Everything seems out of tilt at the moment. Mother Nature brought spring early to our door even if we never really started any sort of winter hibernation. And now the early spring of late winter has brought on the Bosnian spring. I’m not so sure this is going to bring about meaningful transformation, though, despite the calls from many people I know and respect who are happy to finally see its arrival. Let me tell you why.

There is no doubt that things have reached their boiling point. I’m surprised we managed to put ourselves on simmer for so long in the first place. The injustice that rules our lives and our country is, in the slightest of terms, despicable. But have we asked ourselves the right questions…if any at all?


1. What is it that we really want? We rage about change yet haven’t really defined what kind of change it is that we are truly seeking. To be honest, I get a feeling that if laid off workers got the pathetic compensation and the measly benefits they are demanding they would would turn around and head home. The youth are just plain pissed off because, for them, everything pretty much sucks. I get it. But ‘We’ want ‘them’ to ‘change’ ‘things.’ Too many abstractions if you ask me. ‘They’ have already shown that the status quo works just fine for them. And ‘we’ put them exactly where ‘they’ are. So I ask, what exactly do ‘we’ want? Do ‘we’ even know?

2. We aren’t very good at seeing through anything to the end. We seem to have the attention span of a 2-year old. The politicians on the other hand, are incredibly gifted at riding out storms. One of the hang-ups I’ve always had about Bosnia is our lack of vision. We don’t have a clear vision of where we would like to be and how we are going to get there. Whatever that vision is will surely take a whole helluva lot of work. And work is not our strong point. How many of us are really ready to pull up our sleeves to get down to the real business at hand…and the real business at hand is social transformation. It won’t come on its own or by any supreme power. And it requires getting fucking busy. Nerad is our biggest enemy.

3. Some have said that these ‘balvane’ who run this country don’t respond to anything but violence. I beg to differ. Beyond a shadow of a doubt this will be a wake up call of some sort. How effective it will be, only time will tell.  The Arab Spring didn’t produce many desired results. We haven’t seen the Arab world blossom or democracy sweep through northern Africa and the Middle East. Quite the opposite. We tried violence. It hurt. And it hurt badly. Do we really want to go back down that road? I surely don’t. My memory of the pain and suffering due to the ultra violence of the 1990’s is more than fresh. It’s a place I don’t want to go back to and a place I will do anything to keep my son from experiencing. We can burn buildings and go at it with the police…but what is it we are aiming to achieve by doing so? I’m afraid not too many of us have the answer or have even thought of the questions we should be asking ourselves.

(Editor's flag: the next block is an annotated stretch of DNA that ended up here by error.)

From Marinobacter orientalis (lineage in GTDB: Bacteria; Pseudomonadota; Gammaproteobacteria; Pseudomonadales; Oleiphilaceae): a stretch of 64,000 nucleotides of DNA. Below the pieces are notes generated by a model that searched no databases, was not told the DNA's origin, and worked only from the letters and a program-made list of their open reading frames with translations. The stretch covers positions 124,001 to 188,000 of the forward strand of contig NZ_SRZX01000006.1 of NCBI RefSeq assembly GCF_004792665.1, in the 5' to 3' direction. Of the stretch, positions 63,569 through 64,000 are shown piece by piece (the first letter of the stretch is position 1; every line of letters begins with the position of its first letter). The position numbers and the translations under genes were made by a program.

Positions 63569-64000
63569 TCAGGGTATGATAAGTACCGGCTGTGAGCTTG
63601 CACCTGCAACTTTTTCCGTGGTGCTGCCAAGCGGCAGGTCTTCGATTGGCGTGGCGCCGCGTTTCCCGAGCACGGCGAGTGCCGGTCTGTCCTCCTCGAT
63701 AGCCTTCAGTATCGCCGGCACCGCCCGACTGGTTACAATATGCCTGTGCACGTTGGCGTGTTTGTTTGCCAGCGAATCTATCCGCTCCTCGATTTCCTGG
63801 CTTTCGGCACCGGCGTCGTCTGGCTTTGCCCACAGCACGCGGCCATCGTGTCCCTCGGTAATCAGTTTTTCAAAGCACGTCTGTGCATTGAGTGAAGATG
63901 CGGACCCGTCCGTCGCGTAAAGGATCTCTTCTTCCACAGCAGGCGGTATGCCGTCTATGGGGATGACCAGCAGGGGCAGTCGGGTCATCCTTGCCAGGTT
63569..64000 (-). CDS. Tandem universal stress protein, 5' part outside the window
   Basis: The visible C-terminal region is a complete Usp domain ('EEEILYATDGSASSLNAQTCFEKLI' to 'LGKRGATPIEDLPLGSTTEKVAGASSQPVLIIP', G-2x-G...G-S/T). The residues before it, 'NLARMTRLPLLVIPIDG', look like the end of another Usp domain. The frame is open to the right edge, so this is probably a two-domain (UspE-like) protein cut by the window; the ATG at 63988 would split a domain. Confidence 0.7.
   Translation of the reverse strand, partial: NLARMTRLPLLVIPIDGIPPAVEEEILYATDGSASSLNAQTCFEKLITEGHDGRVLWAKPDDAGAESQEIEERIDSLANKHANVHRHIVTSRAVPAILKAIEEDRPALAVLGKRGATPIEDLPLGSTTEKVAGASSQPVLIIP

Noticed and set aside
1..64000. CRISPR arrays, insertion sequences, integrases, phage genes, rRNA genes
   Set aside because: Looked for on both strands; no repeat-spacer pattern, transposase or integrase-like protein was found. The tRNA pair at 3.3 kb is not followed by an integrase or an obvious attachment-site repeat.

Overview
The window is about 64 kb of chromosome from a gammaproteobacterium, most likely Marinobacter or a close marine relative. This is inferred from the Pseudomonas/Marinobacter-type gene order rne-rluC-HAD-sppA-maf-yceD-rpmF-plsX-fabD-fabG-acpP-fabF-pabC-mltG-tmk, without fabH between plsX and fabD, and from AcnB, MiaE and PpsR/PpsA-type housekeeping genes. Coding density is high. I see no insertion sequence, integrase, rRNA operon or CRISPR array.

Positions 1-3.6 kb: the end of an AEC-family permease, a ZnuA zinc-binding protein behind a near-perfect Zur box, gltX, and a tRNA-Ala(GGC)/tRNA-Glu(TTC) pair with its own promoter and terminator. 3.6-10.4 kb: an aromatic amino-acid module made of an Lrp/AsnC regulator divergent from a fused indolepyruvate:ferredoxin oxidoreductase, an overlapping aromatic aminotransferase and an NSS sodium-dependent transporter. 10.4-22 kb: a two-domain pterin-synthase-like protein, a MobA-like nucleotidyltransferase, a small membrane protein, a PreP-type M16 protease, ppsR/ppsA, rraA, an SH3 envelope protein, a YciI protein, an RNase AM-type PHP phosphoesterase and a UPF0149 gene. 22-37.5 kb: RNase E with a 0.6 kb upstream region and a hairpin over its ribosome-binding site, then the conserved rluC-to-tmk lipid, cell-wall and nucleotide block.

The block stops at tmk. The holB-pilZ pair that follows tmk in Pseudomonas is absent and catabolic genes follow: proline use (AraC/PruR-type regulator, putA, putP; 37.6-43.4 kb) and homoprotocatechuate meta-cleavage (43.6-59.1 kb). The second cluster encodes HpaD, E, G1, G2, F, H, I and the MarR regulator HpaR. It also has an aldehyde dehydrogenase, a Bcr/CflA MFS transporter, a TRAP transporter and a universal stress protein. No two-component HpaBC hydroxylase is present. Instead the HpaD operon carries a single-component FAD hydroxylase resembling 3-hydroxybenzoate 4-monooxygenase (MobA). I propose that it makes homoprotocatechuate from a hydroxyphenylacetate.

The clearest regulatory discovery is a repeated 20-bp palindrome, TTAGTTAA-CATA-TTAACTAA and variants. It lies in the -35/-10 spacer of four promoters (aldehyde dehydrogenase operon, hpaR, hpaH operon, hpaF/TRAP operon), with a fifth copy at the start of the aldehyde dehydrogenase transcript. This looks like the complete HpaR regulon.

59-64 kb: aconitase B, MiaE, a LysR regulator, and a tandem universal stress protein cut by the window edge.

I’m not pretending to be a smarty pants. I don’t have many answers for the Bosnian quagmire. I do have a different take on the revolution, which, as I age, I see as the evolution of the mind (and so did Public Enemy). Change may come by violent uprisings but I ask is it the change we truly seek?

My revolution looks a bit more like this:

1. Boycott. Where it really hurts is not in the buildings where they reside but rather the funds they plunder on a daily basis. Civil disobedience comes in many forms. Sit-ins. Protests. Boycotting products tied to the corrupt elite or even refusal to pay taxes is, in my humble opinion, the most effective way to get their undivided attention. A collective boycott hurts and hurts bad.This requires us to educate ourselves and pulling our heads from the sand. If we want to see, we need to look.

2. Refusing to partake in the culture of corruption and NERAD. That means that we stop looking for stela to get a document or see a doctor or to pass an exam. It means that we stop taking shortcuts and start doing the work that is required to bring a society back on its feet. It is time to go to work.

3. Run for office. Or at least get involved. At the risk of sounding like Michael Moore, I really think there are a tremendous amount of talented people who (for very good reason) have been sitting on the sidelines. Political activism comes in many forms. The bottom line is that our country has been hijacked by a hoard of thieves and we have, by and large, either put them there or sat watching as they do their dirty deeds. It’s no time to rest on our laurels.

4. Many complain, myself included, that the war days were ‘better.’ The reason they were better is because we lent each other a helping hand. There was an unspoken solidarity among neighbors, friends, and perfect strangers that has all but disappeared in Bosnia today. Community, strong communities, is where social change takes place. It starts in the mirror and takes roots in our communities. Waiting for ‘them’ to solve our problems is a waste of hope and valuable energy.

Now perhaps I’ve got this all wrong. Maybe the powers that be will truly respond to the threat of violence. My guess is that they do NOT have the capacity to adjust their moral compass and that even the threat of riots will not curve their behavior. They will only scheme and scam more on how to spin this in their interest for the up and coming elections.

The rage and frustration that every citizen of Bosnia and Herzegovina is more than justified. And yes, we all need a vent when things get as bad as they’ve gotten. In that respect, I stand side by side with every normal member of our society who are earnestly searching for social justice and who are willing the pay the price to achieve that justice. If we’re going to burn down buildings simply for the sake of expressing our youthful rage, I’m afraid we’re barking up the wrong tree.

I believe social change is not only possible but probable. Whatever we’ve ‘tried’ so far has not worked. Maybe this will. I have my doubts. I understand this. I am not surprised by this. But I do question its form.

America had a supreme opportunity after 9/11 for some serious self-reflection. I feel in many ways we missed that great opportunity. I think these riots in the streets of Bosnia need to be a wake-up call directed at no other than us. WE need to be awoken. They are wide awake, robbing us blind whilst selling us the lies of division and fear. We are the sleeping ones in need of a wake up call.

Let us be wise…and awake. peace.